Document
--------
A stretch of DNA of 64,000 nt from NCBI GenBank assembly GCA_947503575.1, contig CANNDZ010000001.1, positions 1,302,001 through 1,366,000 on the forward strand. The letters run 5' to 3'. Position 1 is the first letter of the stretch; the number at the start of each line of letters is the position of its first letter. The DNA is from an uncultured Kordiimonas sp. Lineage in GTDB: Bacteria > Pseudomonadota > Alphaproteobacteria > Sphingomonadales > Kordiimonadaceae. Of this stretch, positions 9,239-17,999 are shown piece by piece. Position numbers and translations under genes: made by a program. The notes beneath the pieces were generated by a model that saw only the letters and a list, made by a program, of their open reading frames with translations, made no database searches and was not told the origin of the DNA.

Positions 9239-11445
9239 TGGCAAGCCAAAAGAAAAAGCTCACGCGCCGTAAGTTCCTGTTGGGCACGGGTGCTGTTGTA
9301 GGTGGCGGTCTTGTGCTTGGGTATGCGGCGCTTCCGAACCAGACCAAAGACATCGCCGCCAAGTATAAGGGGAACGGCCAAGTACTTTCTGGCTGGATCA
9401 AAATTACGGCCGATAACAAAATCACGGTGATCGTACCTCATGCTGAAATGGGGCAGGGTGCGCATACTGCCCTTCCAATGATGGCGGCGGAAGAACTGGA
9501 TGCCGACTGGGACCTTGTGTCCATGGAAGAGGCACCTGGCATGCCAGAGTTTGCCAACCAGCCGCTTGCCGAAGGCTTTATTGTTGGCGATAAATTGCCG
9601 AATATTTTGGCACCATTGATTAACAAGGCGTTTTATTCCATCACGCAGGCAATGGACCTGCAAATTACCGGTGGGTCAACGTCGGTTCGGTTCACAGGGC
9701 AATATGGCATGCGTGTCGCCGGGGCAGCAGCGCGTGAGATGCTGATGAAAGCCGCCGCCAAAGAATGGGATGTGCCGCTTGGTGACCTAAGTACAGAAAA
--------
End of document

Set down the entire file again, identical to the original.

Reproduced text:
A stretch of DNA of 64,000 nt from NCBI GenBank assembly GCA_947503575.1, contig CANNDZ010000001.1, positions 1,302,001 through 1,366,000 on the forward strand. The letters run 5' to 3'. Position 1 is the first letter of the stretch; the number at the start of each line of letters is the position of its first letter. The DNA is from an uncultured Kordiimonas sp. Lineage in GTDB: Bacteria > Pseudomonadota > Alphaproteobacteria > Sphingomonadales > Kordiimonadaceae. Of this stretch, positions 9,239-17,999 are shown piece by piece. Position numbers and translations under genes: made by a program. The notes beneath the pieces were generated by a model that saw only the letters and a list, made by a program, of their open reading frames with translations, made no database searches and was not told the origin of the DNA.

Positions 9239-11445
9239 TGGCAAGCCAAAAGAAAAAGCTCACGCGCCGTAAGTTCCTGTTGGGCACGGGTGCTGTTGTA
9301 GGTGGCGGTCTTGTGCTTGGGTATGCGGCGCTTCCGAACCAGACCAAAGACATCGCCGCCAAGTATAAGGGGAACGGCCAAGTACTTTCTGGCTGGATCA
9401 AAATTACGGCCGATAACAAAATCACGGTGATCGTACCTCATGCTGAAATGGGGCAGGGTGCGCATACTGCCCTTCCAATGATGGCGGCGGAAGAACTGGA
9501 TGCCGACTGGGACCTTGTGTCCATGGAAGAGGCACCTGGCATGCCAGAGTTTGCCAACCAGCCGCTTGCCGAAGGCTTTATTGTTGGCGATAAATTGCCG
9601 AATATTTTGGCACCATTGATTAACAAGGCGTTTTATTCCATCACGCAGGCAATGGACCTGCAAATTACCGGTGGGTCAACGTCGGTTCGGTTCACAGGGC
9701 AATATGGCATGCGTGTCGCCGGGGCAGCAGCGCGTGAGATGCTGATGAAAGCCGCCGCCAAAGAATGGGATGTGCCGCTTGGTGACCTAAGTACAGAAAA